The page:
The best-known towns are Valtice, Mikulov, and Lednice. This is an area of mainly white Czech wines that are fulsome in taste with pleasing acidity and striking character. A number of Czech wines are produced here with quality predicates, mainly made from Ryzlink Vlayky, Veltlinske Zelene, Muykät Moravsky, Ryzlink Rynsky, Chardonnay, and Aurelius. There is also a plant improvement station at Perna where frost and disease resistant grape varieties are developed.

  • More Canadian Wines


    This grape achieves its best I believe in sweeter wines. The bouquet of citrus and tropical fruits keeps the sultry,

    comforting ripeness of banana and honey in balance. The relatively high acidity also moderates the otherwise very sweet taste of the wine.


    Pine medium dry to sweet wines are made from the noble Riesling here just as they are in Germany. The fresh and refined acidity of Riesling keeps the wine well balanced in spite of its cosseting sweetness. There are very attractive floral aromas and also apple, peach, and honey with the sweeter Late Harvest, and the occasional mineral undertones. Drinking temperature is 46.4-53.6°F (8- 10°C).


    Ice-wine is probably the best-known Canadian speciality. The best of these wines walk off with major prizes at the majority of the international exhibitions. Ice-wine can in principle be made from any type of grape including red varieties like Cabernet Sauvignon or Pranc, but with a few exceptions the most interesting of them are produced from Vidal and Riesling. The method of making Icewines is the same as that for making German or Austrian Eiswein and French Vins de Glace from the south-west of France.

    The grapes are allowed to hang until frozen by the frost. They are then quickly pressed and the tasteless frozen liquid remains behind with the seeds and skins, with only the honey sweet juices emerging from the press.

    These juices are so concentrated that the yeast cells which can normally live up to a level of alcohol of 15% are finished by 8 or 9%. Ice-wines are very complex, powerful, extremely aromatic wines with notes such as apricot, peach, sweet melon, and honey with Vidal grapes and tropical flowers, apricot, citrus fruit, toffee, and vegetal nuances with Riesling. To gain double the pleasure serve it cold at 46.4-53.6°F (8- 10°C) but then allow it to warm up slowly.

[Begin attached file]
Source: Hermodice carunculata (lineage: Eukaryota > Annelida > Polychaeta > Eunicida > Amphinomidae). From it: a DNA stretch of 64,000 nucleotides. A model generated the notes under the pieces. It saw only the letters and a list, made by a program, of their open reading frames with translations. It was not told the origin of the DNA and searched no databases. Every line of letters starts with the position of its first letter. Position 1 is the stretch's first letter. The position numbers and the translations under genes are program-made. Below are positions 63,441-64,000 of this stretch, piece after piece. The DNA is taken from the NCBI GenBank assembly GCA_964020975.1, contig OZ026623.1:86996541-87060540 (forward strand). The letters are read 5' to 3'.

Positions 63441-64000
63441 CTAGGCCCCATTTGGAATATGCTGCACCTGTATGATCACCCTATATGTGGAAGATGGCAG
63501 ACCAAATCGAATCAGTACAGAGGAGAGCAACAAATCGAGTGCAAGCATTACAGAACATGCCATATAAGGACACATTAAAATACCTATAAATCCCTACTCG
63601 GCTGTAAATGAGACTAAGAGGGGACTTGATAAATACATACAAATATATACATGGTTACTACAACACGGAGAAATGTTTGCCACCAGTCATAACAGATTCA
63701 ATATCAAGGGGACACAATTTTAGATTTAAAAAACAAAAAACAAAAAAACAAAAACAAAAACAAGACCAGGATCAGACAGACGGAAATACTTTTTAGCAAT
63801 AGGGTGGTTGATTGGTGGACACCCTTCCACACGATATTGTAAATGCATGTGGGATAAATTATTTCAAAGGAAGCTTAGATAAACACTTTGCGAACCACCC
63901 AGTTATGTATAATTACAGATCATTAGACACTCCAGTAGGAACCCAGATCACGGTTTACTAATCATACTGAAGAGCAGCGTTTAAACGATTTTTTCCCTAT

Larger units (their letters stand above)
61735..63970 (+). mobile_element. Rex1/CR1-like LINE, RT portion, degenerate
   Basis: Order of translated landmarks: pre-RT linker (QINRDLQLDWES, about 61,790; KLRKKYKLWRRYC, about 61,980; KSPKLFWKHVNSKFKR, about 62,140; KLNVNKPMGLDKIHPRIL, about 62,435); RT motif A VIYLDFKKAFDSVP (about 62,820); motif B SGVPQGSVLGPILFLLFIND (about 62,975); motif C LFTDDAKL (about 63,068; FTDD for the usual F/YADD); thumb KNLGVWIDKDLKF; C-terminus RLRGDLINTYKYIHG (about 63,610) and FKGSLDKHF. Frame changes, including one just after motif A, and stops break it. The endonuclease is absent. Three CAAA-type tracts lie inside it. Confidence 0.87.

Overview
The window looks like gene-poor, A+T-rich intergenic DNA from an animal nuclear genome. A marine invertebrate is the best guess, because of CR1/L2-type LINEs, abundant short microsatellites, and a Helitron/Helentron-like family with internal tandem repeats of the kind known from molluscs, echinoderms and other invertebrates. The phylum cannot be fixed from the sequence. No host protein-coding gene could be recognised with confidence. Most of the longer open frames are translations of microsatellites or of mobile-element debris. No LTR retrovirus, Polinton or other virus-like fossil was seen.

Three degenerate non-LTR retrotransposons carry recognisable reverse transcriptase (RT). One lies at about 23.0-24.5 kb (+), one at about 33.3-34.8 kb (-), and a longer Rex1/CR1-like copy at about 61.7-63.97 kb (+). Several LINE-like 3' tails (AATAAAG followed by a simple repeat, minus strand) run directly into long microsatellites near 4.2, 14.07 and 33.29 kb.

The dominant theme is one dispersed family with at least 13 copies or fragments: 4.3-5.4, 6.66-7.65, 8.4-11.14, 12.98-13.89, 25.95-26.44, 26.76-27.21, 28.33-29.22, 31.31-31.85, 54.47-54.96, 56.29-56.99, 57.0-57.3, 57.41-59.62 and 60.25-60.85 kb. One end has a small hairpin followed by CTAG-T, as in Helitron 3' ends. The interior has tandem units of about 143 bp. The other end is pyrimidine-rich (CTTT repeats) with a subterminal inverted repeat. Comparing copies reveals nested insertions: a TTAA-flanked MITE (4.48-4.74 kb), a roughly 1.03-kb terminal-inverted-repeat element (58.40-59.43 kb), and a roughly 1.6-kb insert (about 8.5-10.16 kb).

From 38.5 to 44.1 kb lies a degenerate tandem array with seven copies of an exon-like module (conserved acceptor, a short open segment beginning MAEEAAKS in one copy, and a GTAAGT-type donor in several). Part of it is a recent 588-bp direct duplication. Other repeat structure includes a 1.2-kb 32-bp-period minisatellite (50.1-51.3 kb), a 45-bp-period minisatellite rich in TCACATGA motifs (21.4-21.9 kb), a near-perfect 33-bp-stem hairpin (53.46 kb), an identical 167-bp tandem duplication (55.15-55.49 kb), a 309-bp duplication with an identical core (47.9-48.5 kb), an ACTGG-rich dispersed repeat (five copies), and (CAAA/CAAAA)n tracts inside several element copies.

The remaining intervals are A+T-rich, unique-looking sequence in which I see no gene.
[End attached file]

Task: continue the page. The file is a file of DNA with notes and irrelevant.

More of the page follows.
Most Canadian roses are very lightly structured and not terribly interesting. They are certainly fruity but despite good acidity and reasonable complexity most are knocked back like soft drinks. Drinking temperature is 50- 53.6°F (1O-12°C).


    This is an extremely surprising French-Canadian hybrid which produces quite exciting results in Canada with full-bodied wines with lots of juice and taste that are very scented with suggestions of blackcurrant, blueberries, tobacco, and animal undertones. Some top Baco Noirs slightly resemble better Rhone Syrah wines. Drinking temperature is 60.8-62.6°F (16-17°C).


    The typical bouquet is of woodland fruits, cherry, and a hint of wild strawberry which when older become more rustic notes of leather, animal, and humus. Drinking temperature is 57,2- 60.8°F (14- 16°C).


    Bear in mind that many Canadian Cabernet wines are a blend of Cabernet Sauvignon and Cabernet Pranc but may also contain Merlot. These are generally well-made wines but the best of them are simply fantastic. They have constantly caused great surprise in blind tastings with their power, complexity, seductive fruitiness, and elegant tannin. Drinking temperature is 60.8-62.6°F (16-17°C).

    Other wines

    The best wine houses also make excellent Sauvignon Blancs, Aligotes, Gamay Blancs and Rouges. These wines are not very abundant though.

    Recommended wines